Johanna Budwig

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Johanna Budwig
Johanna Budwig.jpg
Born (1908-09-30)September 30, 1908
Died May 19, 2003(2003-05-19) (aged 94)
Fields Biochemistry

Johanna Budwig (30 September 1908 – 19 May 2003) was a German biochemist and author. Budwig was a pharmacist and held doctorate degrees in physics and chemistry.[1] Based on her research on fatty acids she developed a diet that she believed was useful in the treatment of cancer.


While working as a researcher at the German Federal Health Office she noted many cancer drugs being evaluated in the 1950s contained sulphydryl groups. Budwig believed sulphydryl compounds were important to cellular metabolism and cellular respiration.[1] Budwig researched the theory that a low oxygen environment would develop in the absence of sulphydryl groups and/or fatty acid partners that would encourage the proliferation of cancerous cells.[1] With H.P. Kaufmann she developed paper chromatography techniques to identify and quantify fatty acids.[1] Budwig used these techniques to compare the fatty acid profiles of sick and healthy individuals. This made her one of the first scientists to consider the health implications of fat consumption, according to Mannion et al. in a 2010 paper in the journal Nutrients.[1] Contrary to the often misquoted belief, Budwig was not nominated for the Noble prize in medicine 6 times for her work with cancer patients, but rather nominated for the Right Livelihood Award (colloquially called the Alternative Nobel Prize)[2]

The Budwig Diet[edit]

She developed the Budwig protocol, a purported anti-cancer diet, in 1952. It is a lacto-vegetarian diet that is probably harmless.[3] The signature piece is freshly ground flaxseed or flaxseed oil, mixed with cottage cheese or quark.[3] It emphasizes meals high in fruits, vegetables, and fiber, preferably raw or lightly cooked. It avoids sugar, refined grains, animal fats, salad oil, meats, butter, and margarine, plus caffeine, liquor, tobacco, and all processed foods.[3]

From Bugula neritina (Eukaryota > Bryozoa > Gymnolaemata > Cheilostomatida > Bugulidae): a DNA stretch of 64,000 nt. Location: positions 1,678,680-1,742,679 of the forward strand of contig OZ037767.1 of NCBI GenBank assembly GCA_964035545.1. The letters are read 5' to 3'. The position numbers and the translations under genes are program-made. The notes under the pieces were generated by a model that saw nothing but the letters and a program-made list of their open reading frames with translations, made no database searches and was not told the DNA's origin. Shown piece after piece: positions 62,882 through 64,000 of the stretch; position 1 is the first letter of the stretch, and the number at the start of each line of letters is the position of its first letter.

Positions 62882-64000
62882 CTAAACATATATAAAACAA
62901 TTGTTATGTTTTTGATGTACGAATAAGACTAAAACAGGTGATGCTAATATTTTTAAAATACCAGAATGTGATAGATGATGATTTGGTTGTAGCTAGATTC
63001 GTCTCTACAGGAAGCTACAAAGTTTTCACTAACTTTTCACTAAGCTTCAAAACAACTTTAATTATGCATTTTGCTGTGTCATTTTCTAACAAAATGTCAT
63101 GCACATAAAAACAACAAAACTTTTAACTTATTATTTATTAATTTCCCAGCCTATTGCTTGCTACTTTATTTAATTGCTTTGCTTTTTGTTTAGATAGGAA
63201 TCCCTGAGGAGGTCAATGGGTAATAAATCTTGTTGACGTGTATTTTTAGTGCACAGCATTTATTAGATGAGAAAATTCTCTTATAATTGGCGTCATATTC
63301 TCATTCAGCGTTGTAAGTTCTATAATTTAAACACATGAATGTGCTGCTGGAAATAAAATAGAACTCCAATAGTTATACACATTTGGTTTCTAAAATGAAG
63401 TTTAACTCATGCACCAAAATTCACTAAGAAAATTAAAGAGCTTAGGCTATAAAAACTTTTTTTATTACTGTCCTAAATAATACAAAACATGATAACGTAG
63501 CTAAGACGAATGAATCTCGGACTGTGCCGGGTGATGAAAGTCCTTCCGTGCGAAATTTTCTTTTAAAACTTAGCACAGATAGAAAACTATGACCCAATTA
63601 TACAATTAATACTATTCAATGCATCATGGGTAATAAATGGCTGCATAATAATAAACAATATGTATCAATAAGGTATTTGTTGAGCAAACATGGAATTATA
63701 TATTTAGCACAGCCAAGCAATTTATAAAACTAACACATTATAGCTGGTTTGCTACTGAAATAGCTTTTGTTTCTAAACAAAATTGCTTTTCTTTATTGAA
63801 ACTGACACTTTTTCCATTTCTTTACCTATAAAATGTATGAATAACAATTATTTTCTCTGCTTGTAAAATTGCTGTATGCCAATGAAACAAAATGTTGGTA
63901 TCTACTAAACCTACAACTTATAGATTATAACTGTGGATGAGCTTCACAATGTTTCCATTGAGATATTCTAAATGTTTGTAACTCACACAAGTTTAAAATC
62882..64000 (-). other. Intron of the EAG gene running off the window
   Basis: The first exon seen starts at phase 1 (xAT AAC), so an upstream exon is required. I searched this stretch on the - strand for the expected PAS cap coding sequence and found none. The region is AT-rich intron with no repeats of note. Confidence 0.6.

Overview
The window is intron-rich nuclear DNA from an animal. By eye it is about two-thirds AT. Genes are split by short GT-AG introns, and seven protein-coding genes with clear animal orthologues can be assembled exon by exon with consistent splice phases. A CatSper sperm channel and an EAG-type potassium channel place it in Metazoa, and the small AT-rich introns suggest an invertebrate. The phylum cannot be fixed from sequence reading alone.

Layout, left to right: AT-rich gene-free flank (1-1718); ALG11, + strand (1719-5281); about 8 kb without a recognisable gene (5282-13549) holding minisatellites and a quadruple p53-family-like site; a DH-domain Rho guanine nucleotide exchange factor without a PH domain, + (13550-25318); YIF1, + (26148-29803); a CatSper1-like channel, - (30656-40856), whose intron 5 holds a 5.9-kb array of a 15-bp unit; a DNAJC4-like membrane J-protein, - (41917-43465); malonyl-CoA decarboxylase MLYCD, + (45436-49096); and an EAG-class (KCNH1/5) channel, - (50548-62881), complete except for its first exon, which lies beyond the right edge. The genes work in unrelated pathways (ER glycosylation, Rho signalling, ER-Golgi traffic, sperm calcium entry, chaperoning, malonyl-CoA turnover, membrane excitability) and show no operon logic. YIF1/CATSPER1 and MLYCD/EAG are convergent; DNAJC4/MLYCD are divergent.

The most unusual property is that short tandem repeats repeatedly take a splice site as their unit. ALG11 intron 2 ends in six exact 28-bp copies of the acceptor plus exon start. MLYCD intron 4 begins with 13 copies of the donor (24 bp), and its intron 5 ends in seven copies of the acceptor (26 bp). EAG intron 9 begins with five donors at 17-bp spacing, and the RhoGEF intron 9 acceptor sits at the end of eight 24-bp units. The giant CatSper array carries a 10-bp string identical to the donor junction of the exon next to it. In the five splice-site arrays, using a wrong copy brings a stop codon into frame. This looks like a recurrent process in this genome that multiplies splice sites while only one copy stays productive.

The main side effects are bloating and laxative effects from the flaxseed. Following this diet for a long period of time can also cause Vitamin B12 deficiency.[3]

There is no scientific evidence that it kills cancer cells, slows disease progression, or provides any other medical benefit to cancer patients.[3] However, a diet high in fiber and vegetables and low in alcohol, tobacco and processed foods may prevent cancer from forming in healthy people.[3] The core idea behind the diet is that cancer cells could be killed by changing the type of fats in the diet.[1]

Following this diet independently may be cheaper than following a high-fat, high-meat diet.[3]

See also[edit]


  1. ^ a b c d e f Mannion, C.; Page, S.; Bell, L.H.; Verhoef, M. (2010). "Components of an anticancer diet: Dietary recommendations, restrictions and supplements of the Bill Henderson Protocol". Nutrients. 3 (1): 1–26. doi:10.3390/nu3010001. PMC 3257729free to read. PMID 22254073. 
  2. ^
  3. ^ a b c d e f g Geeraert, Luc (29 January 2015). "Budwig diet". CAM-Cancer Consortium. Retrieved 2015-04-29. 

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